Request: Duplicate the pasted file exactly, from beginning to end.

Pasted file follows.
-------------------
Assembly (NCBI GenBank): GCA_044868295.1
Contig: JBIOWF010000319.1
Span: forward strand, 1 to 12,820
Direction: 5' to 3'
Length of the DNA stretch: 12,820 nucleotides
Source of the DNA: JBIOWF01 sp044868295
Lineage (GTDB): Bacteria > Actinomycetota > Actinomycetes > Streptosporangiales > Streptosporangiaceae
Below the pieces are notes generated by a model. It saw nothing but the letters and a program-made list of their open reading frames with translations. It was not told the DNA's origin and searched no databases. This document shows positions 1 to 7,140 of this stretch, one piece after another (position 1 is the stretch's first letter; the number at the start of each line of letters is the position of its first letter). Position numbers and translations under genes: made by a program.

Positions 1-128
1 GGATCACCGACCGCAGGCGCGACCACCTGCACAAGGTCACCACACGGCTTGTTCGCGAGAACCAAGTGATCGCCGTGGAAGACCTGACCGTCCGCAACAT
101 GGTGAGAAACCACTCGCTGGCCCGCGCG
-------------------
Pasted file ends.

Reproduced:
Assembly (NCBI GenBank): GCA_044868295.1
Contig: JBIOWF010000319.1
Span: forward strand, 1 to 12,820
Direction: 5' to 3'
Length of the DNA stretch: 12,820 nucleotides
Source of the DNA: JBIOWF01 sp044868295
Lineage (GTDB): Bacteria > Actinomycetota > Actinomycetes > Streptosporangiales > Streptosporangiaceae
Below the pieces are notes generated by a model. It saw nothing but the letters and a program-made list of their open reading frames with translations. It was not told the DNA's origin and searched no databases. This document shows positions 1 to 7,140 of this stretch, one piece after another (position 1 is the stretch's first letter; the number at the start of each line of letters is the position of its first letter). Position numbers and translations under genes: made by a program.

Positions 1-128
1 GGATCACCGACCGCAGGCGCGACCACCTGCACAAGGTCACCACACGGCTTGTTCGCGAGAACCAAGTGATCGCCGTGGAAGACCTGACCGTCCGCAACAT
101 GGTGAGAAACCACTCGCTGGCCCGCGCG